DescriptionAll discourses aimed at asserting the value of human life as suchÑwhether philosophical, ethical, or politicalÑassume the notion of personhood as their indispensable point of departure. This is all the more true today. In bioethics, for example, Catholic and secular thinkers may disagree on what constitutes a person and its genesis, but they certainly agree on its decisive importance: human life is considered to be untouchable only when based on personhood. In the legal sphere as well the enjoyment of subjective rights continues to be increasingly linked to the qualification of personhood, which appears to be the only one capable of bridging the gap between human being and citizen, right and life, and soul and body opened up at the very origins of Western civilization.
The radical and alarming thesis put forward in this book is that the notion of person is unable to bridge this gap because it is precisely what creates this breach. Its primary effect is to create a separation in both the human race and the individual between a rational, voluntary part endowed with particular value and another, purely biological part that is thrust by the first into the inferior dimension of the animal or the thing. In opposition to the performative power of the person, whose dual origins can be traced back to ancient Rome and Christianity, Esposito pursues his strikingly original and innovative philosophical inquiry by inviting reflection on the category of the impersonal: the third person, in removing itself from the exclusionary mechanism of the person, points toward the orginary unity of the living being.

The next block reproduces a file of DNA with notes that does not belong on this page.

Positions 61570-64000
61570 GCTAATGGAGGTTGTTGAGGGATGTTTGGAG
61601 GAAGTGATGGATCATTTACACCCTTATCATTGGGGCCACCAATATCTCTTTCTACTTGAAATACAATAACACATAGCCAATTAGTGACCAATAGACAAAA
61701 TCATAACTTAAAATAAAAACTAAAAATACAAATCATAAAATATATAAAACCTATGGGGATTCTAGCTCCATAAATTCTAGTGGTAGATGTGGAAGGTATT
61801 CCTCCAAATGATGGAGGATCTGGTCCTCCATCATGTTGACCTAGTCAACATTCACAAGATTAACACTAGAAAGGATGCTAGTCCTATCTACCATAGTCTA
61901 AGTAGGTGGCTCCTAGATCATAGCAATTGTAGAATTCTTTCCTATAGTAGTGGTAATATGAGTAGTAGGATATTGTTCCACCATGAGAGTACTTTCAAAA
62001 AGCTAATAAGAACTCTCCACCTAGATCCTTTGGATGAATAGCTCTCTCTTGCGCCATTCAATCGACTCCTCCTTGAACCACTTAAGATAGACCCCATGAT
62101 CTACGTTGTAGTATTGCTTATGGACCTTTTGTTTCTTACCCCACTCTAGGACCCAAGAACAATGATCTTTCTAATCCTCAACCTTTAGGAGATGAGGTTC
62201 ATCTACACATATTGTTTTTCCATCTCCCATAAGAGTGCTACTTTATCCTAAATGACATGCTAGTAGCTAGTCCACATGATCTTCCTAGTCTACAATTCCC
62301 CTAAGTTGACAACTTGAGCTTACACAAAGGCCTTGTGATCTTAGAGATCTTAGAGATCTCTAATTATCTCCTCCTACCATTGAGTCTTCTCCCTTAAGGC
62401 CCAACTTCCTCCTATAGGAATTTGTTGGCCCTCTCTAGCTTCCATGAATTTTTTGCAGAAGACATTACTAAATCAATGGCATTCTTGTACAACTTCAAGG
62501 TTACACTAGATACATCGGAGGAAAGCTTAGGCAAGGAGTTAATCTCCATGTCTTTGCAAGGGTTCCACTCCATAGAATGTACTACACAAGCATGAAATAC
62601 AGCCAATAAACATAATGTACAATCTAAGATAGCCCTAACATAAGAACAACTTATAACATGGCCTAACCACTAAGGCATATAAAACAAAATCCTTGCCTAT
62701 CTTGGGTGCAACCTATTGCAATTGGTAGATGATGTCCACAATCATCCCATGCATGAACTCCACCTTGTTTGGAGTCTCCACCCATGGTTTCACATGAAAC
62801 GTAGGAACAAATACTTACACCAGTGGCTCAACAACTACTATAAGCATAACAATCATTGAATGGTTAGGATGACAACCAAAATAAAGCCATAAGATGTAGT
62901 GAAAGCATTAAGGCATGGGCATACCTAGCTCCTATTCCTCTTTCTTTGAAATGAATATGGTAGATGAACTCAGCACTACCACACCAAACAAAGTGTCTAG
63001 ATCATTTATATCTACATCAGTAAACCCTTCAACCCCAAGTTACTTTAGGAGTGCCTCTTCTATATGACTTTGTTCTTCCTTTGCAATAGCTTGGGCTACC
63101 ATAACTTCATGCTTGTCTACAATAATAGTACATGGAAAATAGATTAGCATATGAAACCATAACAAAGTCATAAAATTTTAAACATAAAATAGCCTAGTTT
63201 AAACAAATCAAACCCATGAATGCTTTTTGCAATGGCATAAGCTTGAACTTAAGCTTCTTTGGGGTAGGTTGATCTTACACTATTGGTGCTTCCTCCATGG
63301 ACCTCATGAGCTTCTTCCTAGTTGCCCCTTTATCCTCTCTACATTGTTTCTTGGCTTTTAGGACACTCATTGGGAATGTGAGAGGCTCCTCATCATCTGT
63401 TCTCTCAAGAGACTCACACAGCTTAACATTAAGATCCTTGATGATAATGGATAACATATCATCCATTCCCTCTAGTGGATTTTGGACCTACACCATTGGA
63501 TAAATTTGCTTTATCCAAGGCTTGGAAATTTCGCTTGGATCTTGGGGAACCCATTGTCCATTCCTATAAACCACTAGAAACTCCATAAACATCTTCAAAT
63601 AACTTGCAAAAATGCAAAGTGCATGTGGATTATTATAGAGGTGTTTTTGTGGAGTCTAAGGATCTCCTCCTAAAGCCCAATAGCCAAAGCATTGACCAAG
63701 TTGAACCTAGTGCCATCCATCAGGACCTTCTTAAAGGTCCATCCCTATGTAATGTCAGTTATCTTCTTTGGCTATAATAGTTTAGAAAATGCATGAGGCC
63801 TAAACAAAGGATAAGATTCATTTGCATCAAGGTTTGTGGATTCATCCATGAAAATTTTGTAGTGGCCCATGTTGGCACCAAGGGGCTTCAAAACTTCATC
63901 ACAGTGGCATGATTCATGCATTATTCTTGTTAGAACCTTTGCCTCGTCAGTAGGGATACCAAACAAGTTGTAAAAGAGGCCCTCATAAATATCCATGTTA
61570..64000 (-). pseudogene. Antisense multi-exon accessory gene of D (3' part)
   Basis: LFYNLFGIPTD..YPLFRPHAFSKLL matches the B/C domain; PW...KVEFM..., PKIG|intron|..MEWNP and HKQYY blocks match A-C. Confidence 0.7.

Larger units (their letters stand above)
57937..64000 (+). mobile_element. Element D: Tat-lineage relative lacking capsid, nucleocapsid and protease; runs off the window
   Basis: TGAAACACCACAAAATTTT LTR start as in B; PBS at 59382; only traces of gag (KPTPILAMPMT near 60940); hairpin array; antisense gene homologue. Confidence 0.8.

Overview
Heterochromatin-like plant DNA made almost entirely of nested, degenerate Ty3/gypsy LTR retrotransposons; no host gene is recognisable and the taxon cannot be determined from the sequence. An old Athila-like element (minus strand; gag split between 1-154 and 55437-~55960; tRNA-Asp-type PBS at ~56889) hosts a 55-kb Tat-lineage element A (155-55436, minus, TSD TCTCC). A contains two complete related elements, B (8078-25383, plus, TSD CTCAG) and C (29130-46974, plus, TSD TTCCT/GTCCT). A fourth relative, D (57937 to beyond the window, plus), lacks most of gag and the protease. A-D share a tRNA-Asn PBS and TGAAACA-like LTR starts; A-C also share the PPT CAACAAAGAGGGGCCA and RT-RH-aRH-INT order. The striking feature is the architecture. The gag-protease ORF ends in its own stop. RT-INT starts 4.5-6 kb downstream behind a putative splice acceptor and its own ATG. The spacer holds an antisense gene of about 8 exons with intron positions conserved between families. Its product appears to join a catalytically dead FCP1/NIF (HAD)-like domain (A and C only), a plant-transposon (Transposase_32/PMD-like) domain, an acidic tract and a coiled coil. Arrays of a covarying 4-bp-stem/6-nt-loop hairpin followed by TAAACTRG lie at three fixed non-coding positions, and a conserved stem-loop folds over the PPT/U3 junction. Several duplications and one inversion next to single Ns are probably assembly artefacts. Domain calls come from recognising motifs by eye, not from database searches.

i. The double life (The machine of the human sciences)
ii. Person, man, thing
iii. Third person
2. The animal
3. The Other (Autrui)
5. The neuter
6. The outside
7. The event
"In this slim and powerful volume, Roberto Esposito not only diagnoses how this dispositif undermines attempts to secure human rights, but he also provides humankind a means of moving forward, past the person, into the life-validating realm of the impersonal."
Marx and Philosophy
Timothy Campbell, Cornell University
"Beyond the horizon of Western subjectivity, behind the sacralization of the person, lies Esposito's impersonal life. Deconstructing the 'human' and its juridical-biological constitution, Third Person casts incisive light on the perilous region which silently encircles it - the event, its anonymity and uncanniness."
Andrea Rossi, Lancaster University